A Mixed-Method Comparison of Physician-Reported Beliefs About and Barriers to Treatment with Medications for Opioid Use Disorder

Published in: Substance Abuse Treatment, Prevention, and Policy, Volume 15, Article 69 (2020). doi: 10.1186/s13011-020-00312-3

Posted on RAND.org on October 13, 2020

by Rebecca Lee Haffajee, Barbara Andraka-Christou, Jeremy Attermann, Anna Cupito, Jessica Buche, Angela J. Beck

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Background

Evidence demonstrates that medications for treating opioid use disorder (MOUD)—namely buprenorphine, methadone, and extended-release naltrexone—are effective at treating opioid use disorder (OUD) and reducing associated harms. However, MOUDs are heavily underutilized, largely due to the under-supply of providers trained and willing to prescribe the medications.

Methods

To understand comparative beliefs about MOUD and barriers to MOUD, we conducted a mixed-methods study that involved focus group interviews and an online survey disseminated to a random group of licensed U.S. physicians, which oversampled physicians with a preexisting waiver to prescribe buprenorphine. Focus group results were analyzed using thematic analysis. Survey results were analyzed using descriptive and inferential statistical methods.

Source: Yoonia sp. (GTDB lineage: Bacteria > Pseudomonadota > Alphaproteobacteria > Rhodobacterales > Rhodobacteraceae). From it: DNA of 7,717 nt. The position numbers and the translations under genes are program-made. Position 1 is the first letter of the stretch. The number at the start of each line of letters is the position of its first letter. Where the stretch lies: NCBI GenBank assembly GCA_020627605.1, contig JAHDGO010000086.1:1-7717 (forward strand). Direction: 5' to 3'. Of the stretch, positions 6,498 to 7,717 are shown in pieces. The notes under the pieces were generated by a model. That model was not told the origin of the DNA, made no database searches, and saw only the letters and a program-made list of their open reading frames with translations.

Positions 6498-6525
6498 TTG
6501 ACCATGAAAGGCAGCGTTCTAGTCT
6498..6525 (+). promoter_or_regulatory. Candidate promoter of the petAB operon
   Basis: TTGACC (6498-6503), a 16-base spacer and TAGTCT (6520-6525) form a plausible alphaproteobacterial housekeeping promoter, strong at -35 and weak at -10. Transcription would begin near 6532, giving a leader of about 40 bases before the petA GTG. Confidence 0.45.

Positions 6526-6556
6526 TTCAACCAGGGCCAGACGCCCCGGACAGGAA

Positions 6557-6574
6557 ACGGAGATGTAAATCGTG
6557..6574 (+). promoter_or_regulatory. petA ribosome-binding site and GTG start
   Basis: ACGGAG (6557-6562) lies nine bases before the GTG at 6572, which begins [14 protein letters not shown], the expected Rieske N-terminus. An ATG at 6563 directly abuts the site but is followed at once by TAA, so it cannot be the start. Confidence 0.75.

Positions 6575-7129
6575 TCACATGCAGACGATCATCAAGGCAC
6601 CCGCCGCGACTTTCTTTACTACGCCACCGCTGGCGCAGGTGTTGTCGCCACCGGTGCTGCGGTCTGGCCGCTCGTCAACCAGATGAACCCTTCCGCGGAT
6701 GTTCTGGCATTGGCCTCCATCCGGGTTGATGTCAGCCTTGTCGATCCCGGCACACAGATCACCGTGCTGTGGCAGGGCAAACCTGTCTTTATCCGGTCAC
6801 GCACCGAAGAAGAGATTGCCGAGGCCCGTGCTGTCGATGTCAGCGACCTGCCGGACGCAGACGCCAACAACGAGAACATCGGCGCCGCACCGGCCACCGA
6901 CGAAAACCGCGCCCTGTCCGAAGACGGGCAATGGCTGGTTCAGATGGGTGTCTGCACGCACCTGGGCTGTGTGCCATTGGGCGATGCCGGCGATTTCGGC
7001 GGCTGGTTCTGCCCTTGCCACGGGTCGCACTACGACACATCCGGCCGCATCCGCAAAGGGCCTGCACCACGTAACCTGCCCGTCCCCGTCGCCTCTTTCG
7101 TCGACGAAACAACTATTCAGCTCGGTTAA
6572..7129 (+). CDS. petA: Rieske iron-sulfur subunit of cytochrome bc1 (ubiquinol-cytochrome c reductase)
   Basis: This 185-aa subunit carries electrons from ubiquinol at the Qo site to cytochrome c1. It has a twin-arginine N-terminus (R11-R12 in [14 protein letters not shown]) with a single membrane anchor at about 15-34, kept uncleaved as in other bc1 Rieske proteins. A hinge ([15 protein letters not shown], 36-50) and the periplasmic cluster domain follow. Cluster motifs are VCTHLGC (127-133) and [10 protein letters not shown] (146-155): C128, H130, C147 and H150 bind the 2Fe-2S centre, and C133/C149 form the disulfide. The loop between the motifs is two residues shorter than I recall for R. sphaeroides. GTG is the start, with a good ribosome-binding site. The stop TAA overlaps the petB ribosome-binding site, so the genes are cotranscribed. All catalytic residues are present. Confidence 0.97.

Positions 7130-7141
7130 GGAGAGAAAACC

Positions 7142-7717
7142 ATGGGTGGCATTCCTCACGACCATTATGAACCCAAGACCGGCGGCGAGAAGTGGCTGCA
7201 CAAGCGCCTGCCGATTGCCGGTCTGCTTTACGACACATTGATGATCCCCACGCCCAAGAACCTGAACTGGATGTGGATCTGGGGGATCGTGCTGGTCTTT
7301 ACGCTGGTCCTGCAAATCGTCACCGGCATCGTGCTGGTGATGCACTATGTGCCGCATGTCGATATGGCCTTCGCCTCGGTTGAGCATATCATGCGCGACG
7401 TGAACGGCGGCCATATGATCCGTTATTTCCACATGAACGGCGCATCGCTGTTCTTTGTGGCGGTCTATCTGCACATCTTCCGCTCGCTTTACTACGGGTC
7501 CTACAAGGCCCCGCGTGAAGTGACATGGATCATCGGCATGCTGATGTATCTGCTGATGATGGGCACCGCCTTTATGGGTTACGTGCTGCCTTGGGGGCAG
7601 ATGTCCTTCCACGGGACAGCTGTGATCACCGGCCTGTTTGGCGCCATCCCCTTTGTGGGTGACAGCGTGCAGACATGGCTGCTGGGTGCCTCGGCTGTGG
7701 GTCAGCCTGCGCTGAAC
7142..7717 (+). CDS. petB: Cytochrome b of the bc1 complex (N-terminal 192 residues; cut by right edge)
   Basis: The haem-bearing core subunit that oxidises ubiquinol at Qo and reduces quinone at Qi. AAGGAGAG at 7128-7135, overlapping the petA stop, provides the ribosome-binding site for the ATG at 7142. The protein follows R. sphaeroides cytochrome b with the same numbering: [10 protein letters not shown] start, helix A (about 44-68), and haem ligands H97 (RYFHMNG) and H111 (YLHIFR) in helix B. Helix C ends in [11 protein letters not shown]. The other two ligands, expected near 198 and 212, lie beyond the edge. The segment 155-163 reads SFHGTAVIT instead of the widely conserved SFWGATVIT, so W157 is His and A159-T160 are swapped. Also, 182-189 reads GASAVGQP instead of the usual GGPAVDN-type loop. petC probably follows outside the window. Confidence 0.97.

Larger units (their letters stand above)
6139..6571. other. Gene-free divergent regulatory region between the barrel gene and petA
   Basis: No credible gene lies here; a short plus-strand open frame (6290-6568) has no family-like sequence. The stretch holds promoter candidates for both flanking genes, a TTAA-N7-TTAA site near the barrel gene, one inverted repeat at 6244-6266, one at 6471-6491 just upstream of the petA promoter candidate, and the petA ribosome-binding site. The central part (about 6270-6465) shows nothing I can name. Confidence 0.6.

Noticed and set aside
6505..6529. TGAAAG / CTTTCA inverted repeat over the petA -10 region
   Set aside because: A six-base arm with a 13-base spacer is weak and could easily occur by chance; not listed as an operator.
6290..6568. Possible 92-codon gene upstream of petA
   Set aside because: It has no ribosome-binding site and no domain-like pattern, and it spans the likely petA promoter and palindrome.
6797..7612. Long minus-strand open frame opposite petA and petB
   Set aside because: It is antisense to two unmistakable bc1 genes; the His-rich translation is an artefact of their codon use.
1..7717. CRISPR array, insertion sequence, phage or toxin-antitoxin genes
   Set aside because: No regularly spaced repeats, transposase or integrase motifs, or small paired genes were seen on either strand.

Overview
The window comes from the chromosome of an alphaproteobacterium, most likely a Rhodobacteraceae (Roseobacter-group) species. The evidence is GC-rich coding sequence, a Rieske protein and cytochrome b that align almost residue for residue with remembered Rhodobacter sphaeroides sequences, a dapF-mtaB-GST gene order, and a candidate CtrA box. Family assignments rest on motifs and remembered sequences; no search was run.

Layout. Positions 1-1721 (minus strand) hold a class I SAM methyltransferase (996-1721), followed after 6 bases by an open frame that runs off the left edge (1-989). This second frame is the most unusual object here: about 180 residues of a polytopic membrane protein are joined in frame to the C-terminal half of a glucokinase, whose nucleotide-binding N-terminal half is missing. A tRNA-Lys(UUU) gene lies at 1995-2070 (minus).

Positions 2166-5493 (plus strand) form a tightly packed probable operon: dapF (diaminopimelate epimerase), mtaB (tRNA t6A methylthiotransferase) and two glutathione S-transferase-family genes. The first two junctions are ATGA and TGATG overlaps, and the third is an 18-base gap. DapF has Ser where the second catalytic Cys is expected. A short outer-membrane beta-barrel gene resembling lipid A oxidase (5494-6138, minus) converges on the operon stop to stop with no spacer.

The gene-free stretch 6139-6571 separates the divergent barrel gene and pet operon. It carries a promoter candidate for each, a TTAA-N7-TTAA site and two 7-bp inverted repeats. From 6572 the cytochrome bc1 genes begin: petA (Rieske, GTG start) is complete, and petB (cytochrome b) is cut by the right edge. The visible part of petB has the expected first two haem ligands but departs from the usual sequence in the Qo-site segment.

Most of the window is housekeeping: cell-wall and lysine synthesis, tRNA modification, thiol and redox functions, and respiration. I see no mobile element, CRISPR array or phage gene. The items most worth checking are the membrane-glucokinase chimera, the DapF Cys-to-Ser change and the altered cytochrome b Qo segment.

Results

Study findings suggest that physicians have higher perceptions of efficacy for methadone and buprenorphine than for extended-release naltrexone, including for patients with co-occurring mental health disorders. Insurance obstacles, such as prior authorization requirements, were the most commonly cited barrier to prescribing buprenorphine and extended-release naltrexone. Regulatory barriers, such as the training required to obtain a federal waiver to prescribe buprenorphine, were not considered significant barriers by many physicians to prescribing buprenorphine and naltrexone in office-based settings. Nor did physicians perceive diversion to be a prominent barrier to prescribing buprenorphine. In focus groups, physicians identified financial, logistical, and workforce barriers—such as a lack of addiction treatment specialists—as additional barriers to prescribing medications to treat OUD.

Conclusions

Additional education is needed for physicians regarding the comparative efficacy of different OUD medications. Governmental policies should mandate full insurance coverage of and prohibit prior authorization requirements for OUD medications.

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